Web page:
SANTA CLARA (AP) — Deebo Samuel has already established himself as one of the league’s best wide receivers, but now he’s added another role by lining up as a traditional running back as San Francisco 49ers.

Since signing Samuel back in 2019, Coach Kyle Shanahan keeps finding different ways to get the ball in the hands of one of the NFL’s most unique players.

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“Find someone that plays wide receiver, fullback and running back,” Niners tight end George Kittle said. “There’s not a lot of comps. I mean, especially in the way that coach Shanahan and our offense staff makes plays for him. Line him up at running back, toss him the ball. Just the physicality that he plays with every single snap and he can score every single play. When you have a guy like that, it’s pretty amazing.”

Samuel keeps delivering amazing performances this season. He has caught 54 passes for 979 yards and five TDs, ranking second in the NFL in yards receiving as he has developed into a well-rounded receiver in his third NFL season.

Then the Niners added a new wrinkle last week after using Samuel successfully on end arounds, reverses and fly sweeps. He lined up in the backfield as a traditional running back six times last week against the Rams and carried five times for 36 yards and a TD as he became the first 49ers receiver in seven years to score on a run and a catch in the same game.

“Deebo is one of the most natural players I’ve been around,” Shanahan said. “He’s very smart. He’s very perceptive. I think he’s extremely socially aware. He kind of has an idea of how everyone is and things aren’t that hard to him. I think what Deebo has gotten better at is sometimes when you have a tendency for things not to be hard, you don’t always go through every single little thing. I think he’s done a much better job of going through the little things, so he can be closer to perfect than not.”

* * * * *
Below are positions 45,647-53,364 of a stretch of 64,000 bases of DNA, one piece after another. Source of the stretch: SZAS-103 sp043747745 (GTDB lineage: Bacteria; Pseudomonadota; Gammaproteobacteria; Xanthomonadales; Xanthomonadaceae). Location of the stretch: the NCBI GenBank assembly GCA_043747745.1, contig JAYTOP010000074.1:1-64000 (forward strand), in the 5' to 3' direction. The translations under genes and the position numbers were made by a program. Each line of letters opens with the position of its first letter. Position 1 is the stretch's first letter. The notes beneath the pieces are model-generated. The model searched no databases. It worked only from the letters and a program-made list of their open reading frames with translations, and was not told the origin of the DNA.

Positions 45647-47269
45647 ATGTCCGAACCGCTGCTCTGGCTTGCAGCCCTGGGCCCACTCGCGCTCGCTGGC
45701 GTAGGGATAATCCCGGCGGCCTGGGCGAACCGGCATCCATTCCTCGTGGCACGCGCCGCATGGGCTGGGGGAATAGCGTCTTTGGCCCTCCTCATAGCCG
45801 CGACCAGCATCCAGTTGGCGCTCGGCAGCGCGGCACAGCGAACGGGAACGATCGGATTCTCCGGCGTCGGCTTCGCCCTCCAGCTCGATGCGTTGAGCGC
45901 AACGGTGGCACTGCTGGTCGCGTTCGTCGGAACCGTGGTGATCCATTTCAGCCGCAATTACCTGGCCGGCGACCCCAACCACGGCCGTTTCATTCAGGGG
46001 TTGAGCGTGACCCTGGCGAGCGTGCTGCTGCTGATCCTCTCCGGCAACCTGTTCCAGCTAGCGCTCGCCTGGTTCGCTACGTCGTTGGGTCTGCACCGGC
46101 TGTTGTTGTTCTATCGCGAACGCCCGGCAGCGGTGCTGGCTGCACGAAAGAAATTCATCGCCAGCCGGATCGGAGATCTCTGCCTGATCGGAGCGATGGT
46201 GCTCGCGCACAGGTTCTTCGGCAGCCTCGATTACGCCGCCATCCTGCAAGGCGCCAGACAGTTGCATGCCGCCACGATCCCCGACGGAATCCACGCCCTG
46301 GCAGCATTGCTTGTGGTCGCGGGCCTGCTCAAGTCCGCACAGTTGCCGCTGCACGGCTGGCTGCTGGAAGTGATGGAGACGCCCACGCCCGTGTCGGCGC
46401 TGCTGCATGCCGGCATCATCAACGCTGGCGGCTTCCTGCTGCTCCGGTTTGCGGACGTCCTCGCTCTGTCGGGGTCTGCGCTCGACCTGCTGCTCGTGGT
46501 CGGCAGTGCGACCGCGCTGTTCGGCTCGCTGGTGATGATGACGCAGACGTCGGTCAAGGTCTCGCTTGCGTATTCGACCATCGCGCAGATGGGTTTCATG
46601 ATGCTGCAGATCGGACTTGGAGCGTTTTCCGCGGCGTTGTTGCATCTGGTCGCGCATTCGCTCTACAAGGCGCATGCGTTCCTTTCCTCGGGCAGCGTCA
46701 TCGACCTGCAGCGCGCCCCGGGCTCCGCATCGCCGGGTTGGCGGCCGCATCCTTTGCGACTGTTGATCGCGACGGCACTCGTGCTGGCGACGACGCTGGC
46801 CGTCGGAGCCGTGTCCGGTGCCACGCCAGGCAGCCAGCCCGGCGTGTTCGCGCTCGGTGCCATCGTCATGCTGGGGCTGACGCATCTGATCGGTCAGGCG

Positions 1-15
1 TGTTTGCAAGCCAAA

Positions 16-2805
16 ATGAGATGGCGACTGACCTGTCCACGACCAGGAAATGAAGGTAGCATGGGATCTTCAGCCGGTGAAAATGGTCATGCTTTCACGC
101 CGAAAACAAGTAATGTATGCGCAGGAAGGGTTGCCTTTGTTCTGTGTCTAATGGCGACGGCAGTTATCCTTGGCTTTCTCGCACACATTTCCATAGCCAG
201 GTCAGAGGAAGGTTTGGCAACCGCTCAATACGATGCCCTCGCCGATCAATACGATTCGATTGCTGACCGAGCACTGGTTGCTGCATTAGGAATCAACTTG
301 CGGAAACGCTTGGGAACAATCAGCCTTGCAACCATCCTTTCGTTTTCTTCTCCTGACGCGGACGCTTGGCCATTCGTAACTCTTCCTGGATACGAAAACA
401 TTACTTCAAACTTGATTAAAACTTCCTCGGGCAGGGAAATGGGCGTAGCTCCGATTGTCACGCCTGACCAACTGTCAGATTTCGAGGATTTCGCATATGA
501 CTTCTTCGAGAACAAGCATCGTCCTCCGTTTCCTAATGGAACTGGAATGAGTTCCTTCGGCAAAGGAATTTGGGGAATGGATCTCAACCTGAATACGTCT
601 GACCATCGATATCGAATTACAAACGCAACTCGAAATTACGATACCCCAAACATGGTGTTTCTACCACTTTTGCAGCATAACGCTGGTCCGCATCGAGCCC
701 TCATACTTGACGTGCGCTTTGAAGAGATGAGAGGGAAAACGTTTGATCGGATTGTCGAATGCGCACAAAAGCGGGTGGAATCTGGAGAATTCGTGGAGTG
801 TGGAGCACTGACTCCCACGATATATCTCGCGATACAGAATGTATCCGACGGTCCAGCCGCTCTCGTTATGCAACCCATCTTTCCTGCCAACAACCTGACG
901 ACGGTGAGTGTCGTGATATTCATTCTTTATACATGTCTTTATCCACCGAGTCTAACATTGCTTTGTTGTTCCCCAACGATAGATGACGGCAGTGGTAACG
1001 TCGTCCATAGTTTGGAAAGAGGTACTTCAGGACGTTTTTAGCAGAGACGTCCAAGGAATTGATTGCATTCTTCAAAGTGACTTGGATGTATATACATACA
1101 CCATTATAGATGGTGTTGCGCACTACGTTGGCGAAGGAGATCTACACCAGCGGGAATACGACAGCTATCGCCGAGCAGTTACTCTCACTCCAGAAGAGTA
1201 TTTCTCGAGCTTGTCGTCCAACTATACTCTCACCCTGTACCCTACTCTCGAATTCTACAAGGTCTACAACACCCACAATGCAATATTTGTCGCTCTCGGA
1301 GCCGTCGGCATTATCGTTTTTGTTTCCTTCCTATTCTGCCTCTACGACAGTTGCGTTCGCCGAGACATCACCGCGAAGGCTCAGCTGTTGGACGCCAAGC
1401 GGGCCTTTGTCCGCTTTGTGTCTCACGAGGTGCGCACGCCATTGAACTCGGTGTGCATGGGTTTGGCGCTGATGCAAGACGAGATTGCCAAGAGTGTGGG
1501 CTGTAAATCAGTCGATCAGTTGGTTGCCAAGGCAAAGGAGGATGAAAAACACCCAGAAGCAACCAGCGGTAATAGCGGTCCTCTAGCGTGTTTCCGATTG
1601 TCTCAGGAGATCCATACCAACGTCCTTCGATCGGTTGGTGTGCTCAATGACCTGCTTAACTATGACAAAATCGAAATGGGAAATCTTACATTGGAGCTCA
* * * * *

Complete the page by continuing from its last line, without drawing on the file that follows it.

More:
Samuel has gained 1,027 yards from scrimmage this season, the fifth most for any wide receiver in the first nine games of the season since the merger.

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That’s why Shanahan wants to find any way he can to get Samuel the ball and lining him up in the backfield only gives him better matchups to exploit.

“When you have willing guys who have the ability to do it, but they’re also physical enough to do it, it just helps you come up with a lot of things to put players in positions to make it easier for them,” Shanahan said.

San Francisco had drafted running back-turned-receiver Jalen Hurd one round after Samuel in 2019 but injuries prevented Hurd from ever playing and he was cut last year.

But Shanahan said watching how Samuel excelled on screen passes and reverses made him believe that he could fill that role.

For Samuel, who played running back growing up, the added role wasn’t too difficult to get used to.

“You kind of know what running plays you’re going to get, so it’s not too much stress on learning all the running back positions,” he said. “At first, it was kind of hard but as time goes it just gets easier and easier.”

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